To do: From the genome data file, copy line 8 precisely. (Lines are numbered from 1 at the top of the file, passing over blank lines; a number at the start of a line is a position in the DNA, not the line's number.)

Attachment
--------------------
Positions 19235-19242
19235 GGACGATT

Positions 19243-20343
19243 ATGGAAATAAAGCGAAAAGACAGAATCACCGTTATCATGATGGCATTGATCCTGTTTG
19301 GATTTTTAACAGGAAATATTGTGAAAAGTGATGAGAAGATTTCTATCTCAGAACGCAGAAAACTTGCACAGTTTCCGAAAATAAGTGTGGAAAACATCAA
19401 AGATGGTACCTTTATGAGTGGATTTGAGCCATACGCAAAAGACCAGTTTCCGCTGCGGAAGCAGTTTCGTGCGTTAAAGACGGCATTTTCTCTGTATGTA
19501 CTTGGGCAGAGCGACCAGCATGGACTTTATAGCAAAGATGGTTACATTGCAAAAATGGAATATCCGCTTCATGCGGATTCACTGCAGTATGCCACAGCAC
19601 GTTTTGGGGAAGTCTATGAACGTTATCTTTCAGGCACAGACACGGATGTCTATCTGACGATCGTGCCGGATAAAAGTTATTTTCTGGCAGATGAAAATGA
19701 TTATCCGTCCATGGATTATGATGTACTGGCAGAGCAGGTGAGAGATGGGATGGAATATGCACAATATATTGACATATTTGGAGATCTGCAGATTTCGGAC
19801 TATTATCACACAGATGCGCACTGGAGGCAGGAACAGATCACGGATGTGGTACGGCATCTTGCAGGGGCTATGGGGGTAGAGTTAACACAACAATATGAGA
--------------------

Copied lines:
19601 GTTTTGGGGAAGTCTATGAACGTTATCTTTCAGGCACAGACACGGATGTCTATCTGACGATCGTGCCGGATAAAAGTTATTTTCTGGCAGATGAAAATGA